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Can someone please provide me with a list or a number of objections i can make to the results of the blood test in a dui case?

San Diego, CA |

in calfornia

Attorney Answers 9


  1. This is why you should be trying to hire an attorney, at least for the DMV hearing. The objections you make depend on what the document(s) show. And you want to look for objections to make to all of the documents, not just the lab results.

    Additionally, having only the objections won't help you because you won't necessarily understand how to tie them into the closing argument. A DUI is not a Do-It-Yourself project.

    Any information provided through Avvo.com in response to a question is not, and cannot be considered a formation of any Attorney-Client relationship. Questioner understands that the nature of this system allows only for a cursory review of case information, and more detailed information should not be divulged in this public forum. As such, Questioner is recommended to contact an Attorney in order to discuss the full details of their case and a more specific advisement of potential rights and liabilities.


  2. Sure say hearsay, lack of foundation, and multiple levels of hearsay. Doing it yourself will end badly. Hire someone that is a trained professional.
    Robert Driessen

    Mr. Driessen is a former Deputy DA in Orange County with over 8 years of criminal law experience. Nothing stated on this site shall in anyway be construed as legal advice, or as creating any attorney client relationship. If you would like to hire Mr. Driessen, feel free to contact him at www.theocduiguy.com.


  3. There are literally dozens of areas that can be attacked, all of which require technical knowledge of the law. I would recommend going counsel to review what, if any, arguments you may have in your situation.


  4. It depends on what hearing you're talking about. For DMV, the usual objections are hearsay, Evidence Code 1280, 1271 (and the Glatman case). For Court, it could be much more--foundation, Confrontation. Or some other arguments about the science--whether they can prove the blood was tested properly, etc.

    Disclaimer: This was not legal advice, and in no way formed an attorney-client relationship.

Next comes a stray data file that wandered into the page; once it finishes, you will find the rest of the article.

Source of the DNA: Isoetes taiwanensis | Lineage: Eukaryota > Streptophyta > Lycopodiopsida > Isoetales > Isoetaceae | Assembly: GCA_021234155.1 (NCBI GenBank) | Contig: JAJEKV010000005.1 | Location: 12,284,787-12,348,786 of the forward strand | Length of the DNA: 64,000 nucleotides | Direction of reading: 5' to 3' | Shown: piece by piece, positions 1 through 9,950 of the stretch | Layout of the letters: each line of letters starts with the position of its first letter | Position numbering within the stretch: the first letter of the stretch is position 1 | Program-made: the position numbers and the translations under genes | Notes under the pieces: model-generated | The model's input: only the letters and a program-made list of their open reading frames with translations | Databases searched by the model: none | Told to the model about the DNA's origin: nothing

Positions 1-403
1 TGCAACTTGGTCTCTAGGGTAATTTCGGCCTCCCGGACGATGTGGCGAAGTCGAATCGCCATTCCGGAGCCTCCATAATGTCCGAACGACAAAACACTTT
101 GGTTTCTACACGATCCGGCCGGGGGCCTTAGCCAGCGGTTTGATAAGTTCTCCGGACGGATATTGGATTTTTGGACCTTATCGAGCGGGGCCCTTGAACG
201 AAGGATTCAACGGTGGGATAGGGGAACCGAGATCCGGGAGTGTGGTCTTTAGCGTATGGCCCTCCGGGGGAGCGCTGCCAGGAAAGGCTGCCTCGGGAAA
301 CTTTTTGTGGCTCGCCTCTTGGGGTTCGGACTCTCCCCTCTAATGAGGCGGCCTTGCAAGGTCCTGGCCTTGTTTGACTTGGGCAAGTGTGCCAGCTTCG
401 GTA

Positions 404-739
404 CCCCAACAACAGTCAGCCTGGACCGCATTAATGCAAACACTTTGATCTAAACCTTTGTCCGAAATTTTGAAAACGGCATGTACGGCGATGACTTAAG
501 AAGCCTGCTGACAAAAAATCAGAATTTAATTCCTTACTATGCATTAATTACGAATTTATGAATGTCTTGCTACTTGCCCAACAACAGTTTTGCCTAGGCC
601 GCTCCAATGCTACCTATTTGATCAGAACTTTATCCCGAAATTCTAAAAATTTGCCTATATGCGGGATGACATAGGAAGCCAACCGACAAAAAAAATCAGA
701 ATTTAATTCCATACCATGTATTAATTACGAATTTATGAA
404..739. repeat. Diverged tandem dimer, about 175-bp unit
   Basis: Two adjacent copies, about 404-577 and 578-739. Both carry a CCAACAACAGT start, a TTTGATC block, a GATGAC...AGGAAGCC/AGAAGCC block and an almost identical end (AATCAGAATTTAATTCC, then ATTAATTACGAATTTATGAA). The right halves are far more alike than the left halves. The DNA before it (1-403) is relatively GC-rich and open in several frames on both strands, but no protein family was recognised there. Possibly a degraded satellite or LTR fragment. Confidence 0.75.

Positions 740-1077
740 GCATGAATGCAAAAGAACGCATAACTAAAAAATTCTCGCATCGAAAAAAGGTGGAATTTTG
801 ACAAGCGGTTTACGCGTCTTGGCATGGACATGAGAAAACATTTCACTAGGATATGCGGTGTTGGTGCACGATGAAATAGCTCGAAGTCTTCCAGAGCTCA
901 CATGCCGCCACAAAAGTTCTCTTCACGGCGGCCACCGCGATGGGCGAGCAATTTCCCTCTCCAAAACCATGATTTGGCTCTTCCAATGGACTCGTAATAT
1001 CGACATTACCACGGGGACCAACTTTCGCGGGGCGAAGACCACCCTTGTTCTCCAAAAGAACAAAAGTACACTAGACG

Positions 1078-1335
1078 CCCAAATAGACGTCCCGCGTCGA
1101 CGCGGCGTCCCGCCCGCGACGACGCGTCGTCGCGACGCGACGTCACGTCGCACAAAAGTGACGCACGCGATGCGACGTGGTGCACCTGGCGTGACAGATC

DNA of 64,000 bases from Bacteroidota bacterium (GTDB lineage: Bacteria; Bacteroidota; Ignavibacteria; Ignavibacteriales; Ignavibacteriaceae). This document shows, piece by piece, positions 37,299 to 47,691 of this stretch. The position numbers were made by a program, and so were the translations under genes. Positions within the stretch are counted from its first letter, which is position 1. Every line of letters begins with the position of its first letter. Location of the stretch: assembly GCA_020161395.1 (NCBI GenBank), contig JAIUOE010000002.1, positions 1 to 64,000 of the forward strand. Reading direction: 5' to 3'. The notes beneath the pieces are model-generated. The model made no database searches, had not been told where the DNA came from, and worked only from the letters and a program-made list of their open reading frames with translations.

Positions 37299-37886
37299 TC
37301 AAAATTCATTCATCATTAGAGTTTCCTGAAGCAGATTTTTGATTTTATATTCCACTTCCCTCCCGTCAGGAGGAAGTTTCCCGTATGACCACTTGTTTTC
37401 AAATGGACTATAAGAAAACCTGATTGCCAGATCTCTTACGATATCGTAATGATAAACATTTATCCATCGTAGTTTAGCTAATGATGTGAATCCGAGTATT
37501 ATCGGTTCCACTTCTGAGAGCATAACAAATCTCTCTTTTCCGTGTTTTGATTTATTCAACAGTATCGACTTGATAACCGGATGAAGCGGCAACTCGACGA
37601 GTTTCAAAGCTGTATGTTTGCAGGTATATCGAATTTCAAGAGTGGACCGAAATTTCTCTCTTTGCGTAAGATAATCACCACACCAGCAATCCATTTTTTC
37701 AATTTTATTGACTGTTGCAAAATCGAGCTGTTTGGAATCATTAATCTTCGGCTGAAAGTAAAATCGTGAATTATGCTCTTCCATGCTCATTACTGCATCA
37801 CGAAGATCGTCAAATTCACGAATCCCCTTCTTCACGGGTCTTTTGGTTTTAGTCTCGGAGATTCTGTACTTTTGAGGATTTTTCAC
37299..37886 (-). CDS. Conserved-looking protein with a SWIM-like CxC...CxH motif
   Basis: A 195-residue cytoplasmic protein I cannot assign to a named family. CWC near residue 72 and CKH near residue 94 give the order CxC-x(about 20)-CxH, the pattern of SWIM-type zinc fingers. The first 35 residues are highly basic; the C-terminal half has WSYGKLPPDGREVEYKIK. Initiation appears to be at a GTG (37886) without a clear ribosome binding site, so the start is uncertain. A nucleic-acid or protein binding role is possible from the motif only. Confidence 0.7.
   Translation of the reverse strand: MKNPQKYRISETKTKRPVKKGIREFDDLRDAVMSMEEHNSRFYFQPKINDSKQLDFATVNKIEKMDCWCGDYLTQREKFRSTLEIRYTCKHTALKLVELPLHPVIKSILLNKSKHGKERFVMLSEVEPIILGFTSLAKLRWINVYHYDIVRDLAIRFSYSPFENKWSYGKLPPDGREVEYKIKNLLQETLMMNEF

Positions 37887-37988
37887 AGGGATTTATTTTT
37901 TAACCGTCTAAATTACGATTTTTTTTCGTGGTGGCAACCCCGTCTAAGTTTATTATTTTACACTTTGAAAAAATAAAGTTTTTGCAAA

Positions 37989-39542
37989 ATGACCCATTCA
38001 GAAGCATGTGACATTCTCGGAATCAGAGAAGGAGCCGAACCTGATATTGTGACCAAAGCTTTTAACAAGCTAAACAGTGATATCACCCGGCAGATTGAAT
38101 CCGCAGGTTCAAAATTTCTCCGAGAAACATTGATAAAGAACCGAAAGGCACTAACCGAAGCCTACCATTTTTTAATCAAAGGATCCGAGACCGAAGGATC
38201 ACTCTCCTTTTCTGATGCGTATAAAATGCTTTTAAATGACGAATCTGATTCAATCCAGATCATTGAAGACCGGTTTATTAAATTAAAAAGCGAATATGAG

5. This is a question that really cannot be answered unless you attend a complete evidence course at a law school. Or have had years of experience in defending DUI. I would suggest that your best answer is to hire a competent DUI attorney.


  6. YOU don't make objections. Your counselor will make the objections.

    Do not try to fight a DUI on your own. You will lose. You will lose. Did I mention you will lose?

    You need to fin out about how to find a good lawyer who will look into the facts of your case and find the legal objections that may be available. Every case is different. Some cases, there is nothing to object about.

    Get a lawyer.


  7. To add to what my colleagues have already said, many of the objections are case or factually specific. it is impossible to list them out like a laundry list and hope they apply to your particular situation. Trying to proceed without a lawyer in this situation and facing a trained and schooled DA is like bringing a spoon to a gun fight.


  8. When my sink floods I call a plumber, when my car needs repair I go to a mechanic, when you get pinched for a DUI you should hire a locally experienced criminal defense attorney. Penny wise = pound foolish.

    Law Offices of David Shapiro 3555 4th Avenue San Diego, CA 92103 (619) 295-3555


  9. That's like asking what scalpel to use so you can start doing your own brain surgery! DUI defense is at least that complicated, properly done, so trying to do it yourself is truly idiotic. www.kennedyforlaw.com

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